A Guide To Gowning Procedures

If you want to safeguard your cleanroom from outdoor contaminants, you need to implement strict dress codes and procedures for your staff. Here is a standard aseptic gowning process used by many equipment manufacturers and medical professionals:

  1. Wear a bouffant cap to cover hair and ears completely
  2. Wear shoe covers that completely enclose footwear
  3. Sanitize hands and dry them off
  4. Wear a pair of sterile gloves without touching their outer portion
  5. Sanitize gloves and repeat after every succeeding step
  6. Wear a properly fitted hood
  7. Wear a face mask
  8. Wear a coverall without touching its outer portion
  9. Wear a boot cover using the proper aseptic techniques
  10. Wear and seal goggles properly
  11. Wear a second pair of gloves that covers the first pair

At Wolf Medical Supply, we offer premier, cleanroom-safe clothing and equipment that can help the unique needs of your business. If you want to know more about our offerings, please reach out to us at 800.335.9653.

ISO Cleanroom Frequently Asked Questions

What’s the difference between a “clean corridor” or a “dirty corridor”?

“Clean” and “dirty” corridors are the two main types of cleanroom layouts used by pharmaceutical manufacturers.

Clean corridors are an excellent choice for low moisture products like tablets or capsules that carry high-cross contamination risks because the corridors prevent air from seeping out of the cleanroom. Dirty corridors do the opposite by keeping air from entering the cleanroom, which works well for products prone to microbial contamination.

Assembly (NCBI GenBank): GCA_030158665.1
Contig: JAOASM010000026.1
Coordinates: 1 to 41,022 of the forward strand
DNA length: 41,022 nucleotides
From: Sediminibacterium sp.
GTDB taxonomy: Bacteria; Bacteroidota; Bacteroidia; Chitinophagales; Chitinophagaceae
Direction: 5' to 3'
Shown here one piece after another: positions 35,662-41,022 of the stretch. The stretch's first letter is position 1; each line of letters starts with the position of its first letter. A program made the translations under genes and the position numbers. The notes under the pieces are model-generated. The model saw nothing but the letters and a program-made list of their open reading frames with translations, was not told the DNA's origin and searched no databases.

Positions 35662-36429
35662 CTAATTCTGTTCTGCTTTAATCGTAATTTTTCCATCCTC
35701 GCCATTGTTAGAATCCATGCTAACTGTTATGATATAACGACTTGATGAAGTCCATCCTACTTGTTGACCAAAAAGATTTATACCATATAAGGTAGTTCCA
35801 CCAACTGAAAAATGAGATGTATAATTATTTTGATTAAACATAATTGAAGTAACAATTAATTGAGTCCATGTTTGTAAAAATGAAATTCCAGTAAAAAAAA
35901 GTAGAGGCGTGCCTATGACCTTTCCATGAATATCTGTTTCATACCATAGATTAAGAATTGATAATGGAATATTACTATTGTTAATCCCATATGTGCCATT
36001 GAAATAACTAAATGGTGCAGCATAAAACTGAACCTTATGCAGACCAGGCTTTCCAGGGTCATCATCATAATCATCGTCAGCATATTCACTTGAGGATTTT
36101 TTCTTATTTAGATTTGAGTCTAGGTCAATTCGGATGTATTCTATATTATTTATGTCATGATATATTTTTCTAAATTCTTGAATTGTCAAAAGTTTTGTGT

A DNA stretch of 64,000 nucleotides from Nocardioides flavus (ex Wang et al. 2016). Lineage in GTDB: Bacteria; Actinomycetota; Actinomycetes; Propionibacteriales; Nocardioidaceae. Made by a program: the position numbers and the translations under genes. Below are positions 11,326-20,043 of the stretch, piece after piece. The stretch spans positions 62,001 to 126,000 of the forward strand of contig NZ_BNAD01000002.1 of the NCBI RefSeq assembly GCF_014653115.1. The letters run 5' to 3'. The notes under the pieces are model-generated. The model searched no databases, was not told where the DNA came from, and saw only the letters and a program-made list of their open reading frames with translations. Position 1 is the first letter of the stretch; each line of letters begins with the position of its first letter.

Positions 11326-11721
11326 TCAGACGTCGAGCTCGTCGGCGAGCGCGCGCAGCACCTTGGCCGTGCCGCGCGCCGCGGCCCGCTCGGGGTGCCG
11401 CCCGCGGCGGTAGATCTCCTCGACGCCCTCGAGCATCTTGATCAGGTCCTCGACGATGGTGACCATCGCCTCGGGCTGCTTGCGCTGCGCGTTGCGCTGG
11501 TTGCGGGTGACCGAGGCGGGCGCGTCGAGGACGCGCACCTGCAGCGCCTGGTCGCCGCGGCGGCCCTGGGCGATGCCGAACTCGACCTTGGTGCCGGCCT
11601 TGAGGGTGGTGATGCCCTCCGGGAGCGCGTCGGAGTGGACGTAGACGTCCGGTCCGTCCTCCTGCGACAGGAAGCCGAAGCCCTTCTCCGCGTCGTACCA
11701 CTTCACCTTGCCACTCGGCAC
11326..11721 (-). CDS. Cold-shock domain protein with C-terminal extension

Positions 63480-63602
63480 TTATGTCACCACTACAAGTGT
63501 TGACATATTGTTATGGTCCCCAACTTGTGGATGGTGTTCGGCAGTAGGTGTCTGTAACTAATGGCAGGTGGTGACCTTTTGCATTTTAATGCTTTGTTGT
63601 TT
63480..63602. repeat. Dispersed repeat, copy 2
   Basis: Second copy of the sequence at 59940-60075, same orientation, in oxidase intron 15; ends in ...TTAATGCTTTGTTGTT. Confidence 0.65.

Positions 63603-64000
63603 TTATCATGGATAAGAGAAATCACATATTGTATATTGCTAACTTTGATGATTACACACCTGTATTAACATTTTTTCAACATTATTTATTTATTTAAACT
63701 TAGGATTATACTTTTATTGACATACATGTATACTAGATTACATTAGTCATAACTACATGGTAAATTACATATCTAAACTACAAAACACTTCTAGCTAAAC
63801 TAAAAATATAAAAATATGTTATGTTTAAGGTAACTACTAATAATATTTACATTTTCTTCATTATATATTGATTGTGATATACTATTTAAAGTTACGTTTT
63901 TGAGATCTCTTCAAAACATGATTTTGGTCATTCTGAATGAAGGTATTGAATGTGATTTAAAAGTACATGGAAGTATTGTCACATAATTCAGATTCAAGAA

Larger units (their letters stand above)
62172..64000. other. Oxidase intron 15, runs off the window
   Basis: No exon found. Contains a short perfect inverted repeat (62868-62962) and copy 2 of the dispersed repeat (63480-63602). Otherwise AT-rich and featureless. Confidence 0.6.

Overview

Which way should my cleanroom doors swing?

The air pressure changes each time someone opens the door to a cleanroom, which harms its effectiveness. We recommend installing doors that open into the room with higher pressure for convenience. One effective, albeit more expensive, option would be to install power-assisted doors.

Why are cleanrooms used to produce nanomaterials?

The micro and nanochips inside the many electronic devices we use today are highly sensitive. Even the smallest particles contaminating these components can render them ineffective, which is why many companies implement higher ISO cleanrooms specifications for their manufacturing facilities.

Which is the correct ISO guideline for environmental control zones?

Most industries follow the ISO 14644 guideline when developing their environmental control zone. There are nine cleanroom classes, with ISO 1 considered the cleanest and ISO 9 the dirtiest.

Stock Your Cleanroom With Wolf Medical Supply

Wolf Medical Supply is a full-line national distributor of medical supplies of all sorts including cleanroom supplies. We carry everything your cleanroom needs including gloves, cleaners, mats, masks, rollers, and so much more. If you’re interested in buying cleanroom supplies you can create an account on our website today or reach out to one of our sales team members to get started.